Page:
Responses of an oligophagous beetle species to rearing for several generations on alternative host-plant species

Kühnle A, Müller C (2011)
Ecological Entomology 36(2): 125-134.

Journal Article | Published | English

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Abstract
2. A population that had been reared for several generations on Brassica rapa was split and transferred to either one of the alternative Brassicaceae species, Sinapis alba and Nasturtium officinale, or was kept on B. rapa for continuous rearing. After 10 generations, a subset of the Sinapis and Nasturtium populations was tested again on the original host species, B. rapa. Larval performance and adult preferences were tested. 3. In the second generation, beetles performed better (higher body mass and faster larval development) on B. rapa than on the two alternative species. No evidence for imprinting was found. After 10 generations of selection on the alternative plant species, the performance of the beetles on these species improved. This effect was more pronounced on S. alba than on N. officinale. However, the performance on B. rapa after 10 generations of selection on the alternative species was unaffected, and was nearly equal to the insects kept continuously on B. rapa, with slight deviations only in the lines selected on N. officinale. 4. Most females preferred to oviposit on B. rapa independent of their experience, suggesting a genetic fixation and/or a positive relationship between larval performance and adult preference. Preferences may have been also driven by physical leaf characteristics.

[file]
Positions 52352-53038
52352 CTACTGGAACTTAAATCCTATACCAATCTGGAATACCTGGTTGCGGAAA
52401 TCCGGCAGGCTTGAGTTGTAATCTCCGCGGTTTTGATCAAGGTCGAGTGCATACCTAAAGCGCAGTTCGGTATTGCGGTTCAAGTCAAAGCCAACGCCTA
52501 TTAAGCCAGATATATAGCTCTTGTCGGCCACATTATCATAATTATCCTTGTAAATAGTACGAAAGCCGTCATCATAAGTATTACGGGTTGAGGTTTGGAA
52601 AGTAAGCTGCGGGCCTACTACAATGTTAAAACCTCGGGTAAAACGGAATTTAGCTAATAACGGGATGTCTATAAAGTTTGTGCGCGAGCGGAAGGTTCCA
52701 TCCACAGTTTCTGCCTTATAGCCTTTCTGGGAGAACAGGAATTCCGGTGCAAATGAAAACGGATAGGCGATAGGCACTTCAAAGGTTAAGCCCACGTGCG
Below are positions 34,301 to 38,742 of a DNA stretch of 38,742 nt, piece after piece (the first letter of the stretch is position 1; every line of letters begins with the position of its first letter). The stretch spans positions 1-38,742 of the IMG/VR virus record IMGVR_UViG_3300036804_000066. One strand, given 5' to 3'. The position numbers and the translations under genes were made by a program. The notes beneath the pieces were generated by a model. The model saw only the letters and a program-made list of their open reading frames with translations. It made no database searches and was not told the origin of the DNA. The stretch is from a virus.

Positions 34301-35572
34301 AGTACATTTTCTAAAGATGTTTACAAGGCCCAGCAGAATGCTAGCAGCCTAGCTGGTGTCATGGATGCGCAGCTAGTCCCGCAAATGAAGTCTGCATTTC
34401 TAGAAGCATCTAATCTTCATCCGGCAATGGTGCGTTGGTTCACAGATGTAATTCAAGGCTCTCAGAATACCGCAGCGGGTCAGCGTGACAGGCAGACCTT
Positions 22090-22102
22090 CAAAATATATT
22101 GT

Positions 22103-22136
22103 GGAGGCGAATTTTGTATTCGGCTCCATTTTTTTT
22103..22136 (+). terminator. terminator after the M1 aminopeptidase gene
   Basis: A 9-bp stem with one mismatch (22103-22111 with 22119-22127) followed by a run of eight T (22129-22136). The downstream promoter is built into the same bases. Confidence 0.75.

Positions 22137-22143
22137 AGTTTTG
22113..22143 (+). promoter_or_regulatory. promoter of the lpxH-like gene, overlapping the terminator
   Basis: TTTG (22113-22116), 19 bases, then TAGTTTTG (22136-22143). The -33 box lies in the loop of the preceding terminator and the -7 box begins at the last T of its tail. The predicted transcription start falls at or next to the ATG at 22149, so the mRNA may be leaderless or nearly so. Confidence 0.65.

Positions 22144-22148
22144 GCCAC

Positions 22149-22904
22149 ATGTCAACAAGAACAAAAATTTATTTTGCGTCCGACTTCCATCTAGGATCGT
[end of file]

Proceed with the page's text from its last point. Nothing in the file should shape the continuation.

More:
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Kühnle A, Müller C. Responses of an oligophagous beetle species to rearing for several generations on alternative host-plant species. Ecological Entomology. 2011;36(2):125-134.
Kühnle, A., & Müller, C. (2011). Responses of an oligophagous beetle species to rearing for several generations on alternative host-plant species. Ecological Entomology, 36(2), 125-134.
Kühnle, A., and Müller, C. (2011). Responses of an oligophagous beetle species to rearing for several generations on alternative host-plant species. Ecological Entomology 36, 125-134.
Kühnle, A., & Müller, C., 2011. Responses of an oligophagous beetle species to rearing for several generations on alternative host-plant species. Ecological Entomology, 36(2), p 125-134.
A. Kühnle and C. Müller, “Responses of an oligophagous beetle species to rearing for several generations on alternative host-plant species”, Ecological Entomology, vol. 36, 2011, pp. 125-134.
Kühnle, A., Müller, C.: Responses of an oligophagous beetle species to rearing for several generations on alternative host-plant species. Ecological Entomology. 36, 125-134 (2011).
Kühnle, Anne, and Müller, Caroline. “Responses of an oligophagous beetle species to rearing for several generations on alternative host-plant species”. Ecological Entomology 36.2 (2011): 125-134.
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